Serious entitlement reform must originate in the Senate, the chairman of the Senate Budget Committee said Wednesday.
Sen. Kent Conrad (D-N.D.), the chairman of the budget panel, said the only hope for entitlement reform would be the bipartisan talks among a small group of senators.
"At the end of the day, my own judgment is this has got to start in the Senate, it's got to be bipartisan, and if we demonstrate that a group of us — a significant number of us — can come together, I believe that will bring the president and House to the table," Conrad said on MSNBC. "Because then they'll be under intense pressure."
President Obama's budget avoided including any reform plans for programs like Social Security, Medicare or Medicaid. The president said a bipartisan, "adult conversation" was needed to spur entitlement reform, but he declined to get specific about his own preferences.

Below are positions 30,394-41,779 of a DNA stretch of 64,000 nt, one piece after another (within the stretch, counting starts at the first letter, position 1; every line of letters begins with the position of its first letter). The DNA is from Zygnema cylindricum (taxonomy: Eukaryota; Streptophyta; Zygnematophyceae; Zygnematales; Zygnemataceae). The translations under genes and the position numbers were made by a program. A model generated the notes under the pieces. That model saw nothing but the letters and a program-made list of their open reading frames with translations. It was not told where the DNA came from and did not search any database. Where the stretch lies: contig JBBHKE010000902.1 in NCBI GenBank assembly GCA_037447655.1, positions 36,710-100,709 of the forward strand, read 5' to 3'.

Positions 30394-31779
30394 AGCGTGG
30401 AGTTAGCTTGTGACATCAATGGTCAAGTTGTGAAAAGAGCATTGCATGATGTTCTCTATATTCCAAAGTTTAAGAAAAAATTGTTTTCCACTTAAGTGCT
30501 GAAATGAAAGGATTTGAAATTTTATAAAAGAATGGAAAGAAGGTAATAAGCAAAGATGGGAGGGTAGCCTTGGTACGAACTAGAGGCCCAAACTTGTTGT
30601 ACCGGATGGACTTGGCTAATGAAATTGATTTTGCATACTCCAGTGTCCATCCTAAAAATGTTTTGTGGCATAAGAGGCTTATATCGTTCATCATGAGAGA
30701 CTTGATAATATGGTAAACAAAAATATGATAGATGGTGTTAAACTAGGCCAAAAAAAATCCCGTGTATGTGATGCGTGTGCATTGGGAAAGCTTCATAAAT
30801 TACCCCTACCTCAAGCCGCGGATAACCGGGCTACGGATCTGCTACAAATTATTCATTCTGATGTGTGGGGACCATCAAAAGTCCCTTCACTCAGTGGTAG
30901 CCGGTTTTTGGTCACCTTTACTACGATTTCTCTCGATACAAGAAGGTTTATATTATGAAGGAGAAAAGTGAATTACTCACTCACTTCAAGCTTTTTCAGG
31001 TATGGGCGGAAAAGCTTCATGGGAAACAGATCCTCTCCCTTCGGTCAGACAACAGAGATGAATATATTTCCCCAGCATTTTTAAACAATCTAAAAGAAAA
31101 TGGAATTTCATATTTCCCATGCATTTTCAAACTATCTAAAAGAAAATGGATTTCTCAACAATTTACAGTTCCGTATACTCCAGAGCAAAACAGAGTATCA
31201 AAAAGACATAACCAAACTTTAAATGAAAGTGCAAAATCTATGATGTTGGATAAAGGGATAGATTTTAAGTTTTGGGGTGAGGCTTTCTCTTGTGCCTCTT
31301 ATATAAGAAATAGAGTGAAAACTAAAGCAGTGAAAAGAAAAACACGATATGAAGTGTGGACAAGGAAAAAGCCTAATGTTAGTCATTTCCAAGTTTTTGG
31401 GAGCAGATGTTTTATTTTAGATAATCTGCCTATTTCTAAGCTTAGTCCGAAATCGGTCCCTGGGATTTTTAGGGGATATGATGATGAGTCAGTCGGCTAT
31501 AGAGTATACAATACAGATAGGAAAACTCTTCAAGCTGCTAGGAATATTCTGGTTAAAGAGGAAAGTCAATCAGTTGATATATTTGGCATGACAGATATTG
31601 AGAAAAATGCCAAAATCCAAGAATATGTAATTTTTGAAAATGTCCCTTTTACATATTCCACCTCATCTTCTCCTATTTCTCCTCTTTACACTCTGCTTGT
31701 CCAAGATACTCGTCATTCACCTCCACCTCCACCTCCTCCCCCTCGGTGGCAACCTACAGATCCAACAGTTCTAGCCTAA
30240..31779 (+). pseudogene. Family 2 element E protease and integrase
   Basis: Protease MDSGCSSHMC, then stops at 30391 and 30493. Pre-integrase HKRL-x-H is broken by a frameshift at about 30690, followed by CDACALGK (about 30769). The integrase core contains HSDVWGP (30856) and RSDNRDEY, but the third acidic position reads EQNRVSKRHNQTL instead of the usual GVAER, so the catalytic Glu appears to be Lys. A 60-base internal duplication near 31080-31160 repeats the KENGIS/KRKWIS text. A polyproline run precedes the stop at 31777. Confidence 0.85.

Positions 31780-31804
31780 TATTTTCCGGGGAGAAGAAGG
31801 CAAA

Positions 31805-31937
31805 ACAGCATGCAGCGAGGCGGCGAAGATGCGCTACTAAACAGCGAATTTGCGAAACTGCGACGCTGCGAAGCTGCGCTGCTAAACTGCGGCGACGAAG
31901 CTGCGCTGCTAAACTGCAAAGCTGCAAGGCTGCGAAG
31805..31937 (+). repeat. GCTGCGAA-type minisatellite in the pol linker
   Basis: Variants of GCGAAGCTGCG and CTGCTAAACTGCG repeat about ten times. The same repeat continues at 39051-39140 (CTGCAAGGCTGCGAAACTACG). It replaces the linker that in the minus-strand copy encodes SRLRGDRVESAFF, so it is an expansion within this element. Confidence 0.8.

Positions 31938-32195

House Republicans responded to the budget by vowing that their forthcoming budget would include entitlement reform plans, though Democrats have already hammered away at the forthcoming plan, warning that it would privatize Social Security or other programs.
Conrad pointed out, though, that most House members of Obama's fiscal commission last year opposed its final outcome, suggesting to the outgoing North Dakota Democrat that the Senate posed the best hope for reform.